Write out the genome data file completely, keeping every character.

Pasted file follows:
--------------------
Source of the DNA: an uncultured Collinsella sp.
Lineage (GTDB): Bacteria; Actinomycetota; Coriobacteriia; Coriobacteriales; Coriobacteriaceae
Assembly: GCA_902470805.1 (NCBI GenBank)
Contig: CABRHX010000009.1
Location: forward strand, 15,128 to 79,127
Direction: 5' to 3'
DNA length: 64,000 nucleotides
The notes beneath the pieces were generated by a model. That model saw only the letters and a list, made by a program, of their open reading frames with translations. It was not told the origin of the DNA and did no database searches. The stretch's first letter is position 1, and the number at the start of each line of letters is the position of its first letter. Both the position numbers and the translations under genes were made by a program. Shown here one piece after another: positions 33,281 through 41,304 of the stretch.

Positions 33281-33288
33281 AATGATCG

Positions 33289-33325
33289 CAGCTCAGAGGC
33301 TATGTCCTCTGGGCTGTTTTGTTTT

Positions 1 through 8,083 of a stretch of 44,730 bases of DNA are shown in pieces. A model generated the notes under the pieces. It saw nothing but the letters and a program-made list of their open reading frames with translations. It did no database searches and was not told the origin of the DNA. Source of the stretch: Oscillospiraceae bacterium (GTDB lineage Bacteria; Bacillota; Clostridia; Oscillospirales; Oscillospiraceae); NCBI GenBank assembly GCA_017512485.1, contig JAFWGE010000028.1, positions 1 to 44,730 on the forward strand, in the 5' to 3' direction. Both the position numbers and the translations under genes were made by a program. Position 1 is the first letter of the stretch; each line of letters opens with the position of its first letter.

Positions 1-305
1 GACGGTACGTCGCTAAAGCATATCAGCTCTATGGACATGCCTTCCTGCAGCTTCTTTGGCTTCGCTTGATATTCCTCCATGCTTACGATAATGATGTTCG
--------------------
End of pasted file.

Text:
Source of the DNA: an uncultured Collinsella sp.
Lineage (GTDB): Bacteria; Actinomycetota; Coriobacteriia; Coriobacteriales; Coriobacteriaceae
Assembly: GCA_902470805.1 (NCBI GenBank)
Contig: CABRHX010000009.1
Location: forward strand, 15,128 to 79,127
Direction: 5' to 3'
DNA length: 64,000 nucleotides
The notes beneath the pieces were generated by a model. That model saw only the letters and a list, made by a program, of their open reading frames with translations. It was not told the origin of the DNA and did no database searches. The stretch's first letter is position 1, and the number at the start of each line of letters is the position of its first letter. Both the position numbers and the translations under genes were made by a program. Shown here one piece after another: positions 33,281 through 41,304 of the stretch.

Positions 33281-33288
33281 AATGATCG

Positions 33289-33325
33289 CAGCTCAGAGGC
33301 TATGTCCTCTGGGCTGTTTTGTTTT

Positions 1 through 8,083 of a stretch of 44,730 bases of DNA are shown in pieces. A model generated the notes under the pieces. It saw nothing but the letters and a program-made list of their open reading frames with translations. It did no database searches and was not told the origin of the DNA. Source of the stretch: Oscillospiraceae bacterium (GTDB lineage Bacteria; Bacillota; Clostridia; Oscillospirales; Oscillospiraceae); NCBI GenBank assembly GCA_017512485.1, contig JAFWGE010000028.1, positions 1 to 44,730 on the forward strand, in the 5' to 3' direction. Both the position numbers and the translations under genes were made by a program. Position 1 is the first letter of the stretch; each line of letters opens with the position of its first letter.

Positions 1-305
1 GACGGTACGTCGCTAAAGCATATCAGCTCTATGGACATGCCTTCCTGCAGCTTCTTTGGCTTCGCTTGATATTCCTCCATGCTTACGATAATGATGTTCG